(picture from LAU website: http://www.lau.edu.lb/news-events/news/archive/major_theater_production_bring/)

And she slammed the door open…said “You are dancing, pigs? Keep it on!” and vanished through the other door of the dark Irwin Hall Theater. The director Lina Abyad chose this time, with her presence in the performance, to be part of Kafka’s inner psyche. Like a psychoanalyst, she invited us to take a journey into Kafka’s mind and into his life that is loaded, at least with what we witnessed on stage, misery and harsh patriarchal dominance.

“A first sign of the beginning of understanding is the wish to Die.” Kafka’s Diaries. With that quote we could draw a bleak picture of what the performance would be, but with the creativity of Abyad, the performance included some hilarious moments but still in the framework of agony and inner pain. LAU’s spring major theater production, Kafka, His Father, the Boss, the Wolf, and the Pigs, was performed on May 8,9,13,14,15,16 at LAU Beirut’s Irwin Hall Theatre. The performance revolves around flashbacks from Kafka’s bitter childhood intermixed with readings of the letter that Kafka himself wrote when he was 36 years old and that was apparently never delivered. The letter was first translated into English from German and published in 1966 titled Letter to his Father. In 2008, a new English translation was published under the title Dearest Father. Abyad and Rachid Al Daif translated the texts to formal Arabic and the performance was in both Lebanese dialect and formal Arabic. The Lebanese dialect reduced from the potency of the play, but the use of formal Arabic when reading parts of the letters regained it.

Kafka’s miserable psychological composition found a compelling theatricality when his inner psyche was revealed on stage, but maybe Abyad’s vision was too internalized, too dependent on triggering associations in the contemplative minds of audience members. Maybe the mere act of exposing Kafka’s troubled relation with his father on stage was a catharsis that Abyad wanted to be involved in. Having many actors resembling the same persona –Kafka- who rush around during which another Kafka reads some lines of his letter, aids in creating a hallucinatory dimension. It’s not only a psychic pain, but also a sense of alienation. This is shown when the thoughts of Kafka seem literally alienated from, though multiplied in number, his body where it becomes under the subjugation and supervision of the father figure. In fact, the notion of patriarchy resembled in the play goes in line with the Arab societies where the father figure sits on the top of the pyramid and controls the family members. The play’s powerful effect originates from the affirmation of patriarchal authority which motivates its plot.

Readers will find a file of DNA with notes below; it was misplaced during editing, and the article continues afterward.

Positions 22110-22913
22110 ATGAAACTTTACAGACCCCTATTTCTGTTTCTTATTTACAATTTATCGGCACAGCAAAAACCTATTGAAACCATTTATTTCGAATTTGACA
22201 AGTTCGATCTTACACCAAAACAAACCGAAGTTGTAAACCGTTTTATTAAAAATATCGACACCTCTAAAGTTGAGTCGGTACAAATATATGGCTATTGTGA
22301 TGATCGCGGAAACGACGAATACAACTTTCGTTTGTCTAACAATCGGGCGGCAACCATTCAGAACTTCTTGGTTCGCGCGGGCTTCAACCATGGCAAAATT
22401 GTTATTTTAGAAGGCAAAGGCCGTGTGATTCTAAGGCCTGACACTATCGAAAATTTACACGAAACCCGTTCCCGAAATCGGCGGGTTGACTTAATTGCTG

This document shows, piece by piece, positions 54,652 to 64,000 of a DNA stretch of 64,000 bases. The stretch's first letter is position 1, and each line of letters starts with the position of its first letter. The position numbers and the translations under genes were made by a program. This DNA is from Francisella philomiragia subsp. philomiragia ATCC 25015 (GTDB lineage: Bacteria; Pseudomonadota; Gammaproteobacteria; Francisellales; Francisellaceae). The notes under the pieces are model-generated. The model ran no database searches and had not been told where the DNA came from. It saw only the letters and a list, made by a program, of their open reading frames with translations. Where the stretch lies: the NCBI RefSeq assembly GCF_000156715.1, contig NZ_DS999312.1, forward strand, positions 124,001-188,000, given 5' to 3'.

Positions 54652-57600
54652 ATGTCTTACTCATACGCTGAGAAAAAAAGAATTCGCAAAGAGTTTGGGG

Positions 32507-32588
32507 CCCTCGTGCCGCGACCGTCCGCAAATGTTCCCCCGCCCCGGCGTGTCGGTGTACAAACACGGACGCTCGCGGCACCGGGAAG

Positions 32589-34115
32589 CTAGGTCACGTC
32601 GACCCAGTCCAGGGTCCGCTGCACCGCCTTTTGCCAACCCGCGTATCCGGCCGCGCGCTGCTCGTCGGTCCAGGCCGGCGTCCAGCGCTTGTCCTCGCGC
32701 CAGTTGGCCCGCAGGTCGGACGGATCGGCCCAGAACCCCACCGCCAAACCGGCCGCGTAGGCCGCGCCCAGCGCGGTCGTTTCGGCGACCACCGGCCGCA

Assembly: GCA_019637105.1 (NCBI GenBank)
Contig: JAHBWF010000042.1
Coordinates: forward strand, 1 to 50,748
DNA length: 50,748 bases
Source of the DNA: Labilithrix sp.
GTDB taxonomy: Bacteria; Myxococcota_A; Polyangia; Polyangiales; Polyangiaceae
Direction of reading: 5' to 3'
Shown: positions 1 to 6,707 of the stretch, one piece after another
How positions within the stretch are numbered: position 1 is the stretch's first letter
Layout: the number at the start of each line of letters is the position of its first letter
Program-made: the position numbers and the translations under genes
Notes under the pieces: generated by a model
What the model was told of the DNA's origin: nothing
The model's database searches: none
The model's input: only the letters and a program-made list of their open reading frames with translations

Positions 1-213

Previous plays directed by Abyad like her last year’s “The House of Benarda Alba” written by Lorca tackle the same theme of parental oppression of their children and depicts the conflict between the parent and the child.  With the new play, the oppressor is not the mother but the father  under the same theme of traditions’ constraints. The previous play forms a trilogy expressing what Lorca saw as the tragic life of Spanish women. It is also a play expressing the costs of repressing the freedom of others. In this play, one’s individualism is threatened and the longing for freedom is seen through the symbolic meanings given by the acts of Kafka’s climbing the ladder and his conversation with the bird. The play could be also understood from political perspective where the father figure designating the Arab regimes is to be obeyed and not questioned.

The multiple Kafka personas seeking freedom via bird symbol

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